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The Shame Of Failing A Reverse Parallel Park

There’s a lot of situations that unsettle me. For example, delivering a five minute oral presentation in your fourth year of university with your fly undone. Or having a moderately strong female volleyball player beat you in an arm wrestle at your local gym. Or failing to execute a parallel park with your first date in the car. Or failing to execute a parallel park in front of anyone, ever.

No matter how much of a wizard you consider yourself to be, parallel parks can go wayward from time to time. Of all the driving maneuvers – the hill start, the lane-way reverse, the narrow entry – it is the hardest to pull off. Though for a capable driver, it’s by no means a challenge. It is simply testing, and therein lies its evil: it is not hard enough to justify your failure, though it’s certainly enough to keep you on your toes.

Failing a parallel park comes in three primary stages, with an optional forth.

The Blissful Entry
“I’ve got this,” you tell yourself. You’ve done it countless times before, and there’s only four people, your girlfriend, ex girlfriend and two sisters watching. There’s no way you’re going to mount the gutter and embarrass yourself, and it helps that you’ve perfectly lined up your side mirror with the wheel of the car you’re reversing behind. Just like the driving instructor taught you eight years ago. What a great start. In we go!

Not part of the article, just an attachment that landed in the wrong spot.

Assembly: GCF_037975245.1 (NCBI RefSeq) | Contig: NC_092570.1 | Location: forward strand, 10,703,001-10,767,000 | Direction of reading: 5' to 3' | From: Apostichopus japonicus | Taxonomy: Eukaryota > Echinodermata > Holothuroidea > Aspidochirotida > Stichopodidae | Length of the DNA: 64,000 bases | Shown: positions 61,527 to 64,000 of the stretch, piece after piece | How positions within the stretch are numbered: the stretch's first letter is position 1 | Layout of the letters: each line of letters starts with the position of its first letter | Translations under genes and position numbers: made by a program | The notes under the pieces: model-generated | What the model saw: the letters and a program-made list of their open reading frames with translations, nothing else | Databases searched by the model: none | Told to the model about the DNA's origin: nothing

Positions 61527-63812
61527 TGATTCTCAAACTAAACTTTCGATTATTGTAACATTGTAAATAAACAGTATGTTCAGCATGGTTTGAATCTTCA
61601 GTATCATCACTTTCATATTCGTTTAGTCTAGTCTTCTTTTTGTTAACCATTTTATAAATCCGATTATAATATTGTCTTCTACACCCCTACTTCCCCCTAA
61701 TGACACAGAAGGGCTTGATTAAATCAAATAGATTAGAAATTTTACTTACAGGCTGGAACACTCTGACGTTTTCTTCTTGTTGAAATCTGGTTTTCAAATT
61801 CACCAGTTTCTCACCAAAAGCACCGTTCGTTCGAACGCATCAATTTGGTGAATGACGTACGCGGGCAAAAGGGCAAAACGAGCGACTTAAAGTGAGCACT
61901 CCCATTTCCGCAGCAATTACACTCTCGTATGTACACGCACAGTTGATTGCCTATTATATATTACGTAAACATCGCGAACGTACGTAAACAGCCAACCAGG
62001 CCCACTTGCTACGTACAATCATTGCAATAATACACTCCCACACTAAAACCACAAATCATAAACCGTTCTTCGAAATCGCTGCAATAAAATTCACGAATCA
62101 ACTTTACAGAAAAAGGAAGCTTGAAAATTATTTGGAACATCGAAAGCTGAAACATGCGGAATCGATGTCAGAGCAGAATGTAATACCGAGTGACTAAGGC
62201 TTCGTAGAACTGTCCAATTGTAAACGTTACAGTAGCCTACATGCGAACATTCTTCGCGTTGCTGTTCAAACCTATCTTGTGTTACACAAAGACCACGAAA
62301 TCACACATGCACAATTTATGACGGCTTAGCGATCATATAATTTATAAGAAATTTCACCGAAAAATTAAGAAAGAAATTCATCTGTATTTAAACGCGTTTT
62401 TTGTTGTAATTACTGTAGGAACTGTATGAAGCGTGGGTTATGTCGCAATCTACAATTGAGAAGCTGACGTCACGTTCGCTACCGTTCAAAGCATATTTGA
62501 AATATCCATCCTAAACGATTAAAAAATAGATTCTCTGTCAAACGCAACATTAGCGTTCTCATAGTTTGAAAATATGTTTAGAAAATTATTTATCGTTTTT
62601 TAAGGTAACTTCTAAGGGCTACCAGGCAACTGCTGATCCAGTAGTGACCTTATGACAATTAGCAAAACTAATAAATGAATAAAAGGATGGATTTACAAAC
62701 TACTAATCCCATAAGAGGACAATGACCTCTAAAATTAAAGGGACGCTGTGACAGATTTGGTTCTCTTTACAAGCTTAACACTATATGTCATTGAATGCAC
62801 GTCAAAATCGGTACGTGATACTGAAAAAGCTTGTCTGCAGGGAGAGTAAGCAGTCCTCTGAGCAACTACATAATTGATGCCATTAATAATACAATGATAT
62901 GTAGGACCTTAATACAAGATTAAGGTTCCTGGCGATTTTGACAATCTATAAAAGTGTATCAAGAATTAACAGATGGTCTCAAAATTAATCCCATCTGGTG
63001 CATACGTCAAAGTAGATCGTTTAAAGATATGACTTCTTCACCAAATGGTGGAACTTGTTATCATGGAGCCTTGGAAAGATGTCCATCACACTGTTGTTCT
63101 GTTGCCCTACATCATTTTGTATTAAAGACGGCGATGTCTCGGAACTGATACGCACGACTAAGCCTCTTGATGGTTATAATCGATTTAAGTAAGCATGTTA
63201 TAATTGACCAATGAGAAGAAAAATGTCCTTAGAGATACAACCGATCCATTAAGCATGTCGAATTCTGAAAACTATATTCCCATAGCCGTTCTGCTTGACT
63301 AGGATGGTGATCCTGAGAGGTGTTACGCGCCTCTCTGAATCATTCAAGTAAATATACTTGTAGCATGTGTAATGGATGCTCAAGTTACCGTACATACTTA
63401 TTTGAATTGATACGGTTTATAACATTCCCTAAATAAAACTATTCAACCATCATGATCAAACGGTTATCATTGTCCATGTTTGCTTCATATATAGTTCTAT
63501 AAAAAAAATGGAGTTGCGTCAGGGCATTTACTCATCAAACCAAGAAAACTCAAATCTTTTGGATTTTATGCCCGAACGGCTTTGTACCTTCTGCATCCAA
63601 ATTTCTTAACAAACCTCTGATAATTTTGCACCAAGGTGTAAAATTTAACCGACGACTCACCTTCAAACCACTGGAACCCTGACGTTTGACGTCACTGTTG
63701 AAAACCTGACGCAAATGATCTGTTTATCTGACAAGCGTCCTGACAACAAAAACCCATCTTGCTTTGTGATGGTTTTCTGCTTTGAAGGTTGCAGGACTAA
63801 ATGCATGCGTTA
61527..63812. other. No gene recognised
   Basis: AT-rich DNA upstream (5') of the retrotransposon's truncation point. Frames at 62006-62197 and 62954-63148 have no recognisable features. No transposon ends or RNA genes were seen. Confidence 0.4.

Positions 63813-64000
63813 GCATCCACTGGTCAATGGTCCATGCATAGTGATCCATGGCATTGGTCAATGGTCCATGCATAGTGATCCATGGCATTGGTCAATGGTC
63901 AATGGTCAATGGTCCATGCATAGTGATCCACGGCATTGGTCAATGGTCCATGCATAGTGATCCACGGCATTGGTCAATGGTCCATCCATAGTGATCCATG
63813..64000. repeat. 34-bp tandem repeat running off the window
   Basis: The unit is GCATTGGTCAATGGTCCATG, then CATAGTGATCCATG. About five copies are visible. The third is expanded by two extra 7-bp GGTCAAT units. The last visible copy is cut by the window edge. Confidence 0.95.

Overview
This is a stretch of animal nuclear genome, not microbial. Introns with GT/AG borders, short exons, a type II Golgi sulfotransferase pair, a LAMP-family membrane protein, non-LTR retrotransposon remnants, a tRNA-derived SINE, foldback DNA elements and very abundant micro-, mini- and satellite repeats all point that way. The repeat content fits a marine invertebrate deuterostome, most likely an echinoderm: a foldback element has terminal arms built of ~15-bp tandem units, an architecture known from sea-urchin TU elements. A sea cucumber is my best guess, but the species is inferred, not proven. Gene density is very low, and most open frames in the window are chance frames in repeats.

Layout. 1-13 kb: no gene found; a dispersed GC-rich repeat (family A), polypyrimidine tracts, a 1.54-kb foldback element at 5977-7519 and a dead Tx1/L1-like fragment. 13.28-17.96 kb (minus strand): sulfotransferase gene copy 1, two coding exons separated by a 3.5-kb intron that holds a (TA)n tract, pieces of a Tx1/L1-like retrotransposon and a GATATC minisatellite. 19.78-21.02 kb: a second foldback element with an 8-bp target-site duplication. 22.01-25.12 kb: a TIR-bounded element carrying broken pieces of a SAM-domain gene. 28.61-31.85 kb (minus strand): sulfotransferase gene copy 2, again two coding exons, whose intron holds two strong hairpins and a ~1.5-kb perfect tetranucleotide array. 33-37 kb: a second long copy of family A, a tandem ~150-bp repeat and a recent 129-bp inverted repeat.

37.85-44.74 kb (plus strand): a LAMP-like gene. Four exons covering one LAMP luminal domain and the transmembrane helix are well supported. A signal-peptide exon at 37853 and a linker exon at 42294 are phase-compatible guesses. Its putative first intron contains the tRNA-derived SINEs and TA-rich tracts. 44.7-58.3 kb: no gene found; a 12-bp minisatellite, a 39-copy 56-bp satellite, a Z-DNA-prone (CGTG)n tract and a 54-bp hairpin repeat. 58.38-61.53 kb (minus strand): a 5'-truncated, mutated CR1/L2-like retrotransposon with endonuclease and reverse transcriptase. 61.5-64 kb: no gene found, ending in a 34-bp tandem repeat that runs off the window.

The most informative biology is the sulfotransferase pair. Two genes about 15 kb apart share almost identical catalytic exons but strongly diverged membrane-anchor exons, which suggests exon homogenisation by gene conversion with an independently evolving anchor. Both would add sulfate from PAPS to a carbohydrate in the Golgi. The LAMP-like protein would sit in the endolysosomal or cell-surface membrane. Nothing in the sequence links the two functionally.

The Realisation
This stage comes in many forms. It can be as subtle as the curb seeming too far away, or as abrupt as your wheel rolling into it. Though no matter how extreme your realisation of failure is, your next thought will always be the same: I can fix this. No, you can’t. And you won’t. With each yank of the steering wheel, and every inching forward and backward, you will only prolong your inevitable demise. You are fucked, dear friend, and everyone is laughing at you.

The Getaway
The drinker will rarely admit that failure is a sour brew. “There’s another park just around the corner,” you tell yourself, playing down the gut-wrenching feeling of a swing and a miss. “It was a tight fit to begin with,” and “You win some you lose some,” are just water on the burns of a missed opportunity, and a reminder that one can never get too cocky when pulling a reverse parallel. At this point, you need to flee the scene. Run. Never return. Go to a different suburb. It’s safer there.

Though some people don’t run.

The Second Attempt
The stubborn amongst us will reverse out entirely, and reattempt the failed park. Ignoring all warning signs, the second attempt will be done with heightened caution and lowered confidence. And like all sequels, more often than not, it will be less successful than the first. On top of this, the added burden of two failures will play on your conscience all the way to your new car park, which is hopefully out of eyesight from the first.

However, if you’re gutsy enough to go for the second attempt – or the third, forth, perhaps fifth – pulling off such a feat brings about great reward, and asserts your dominance in the parking realm.

The Housemates: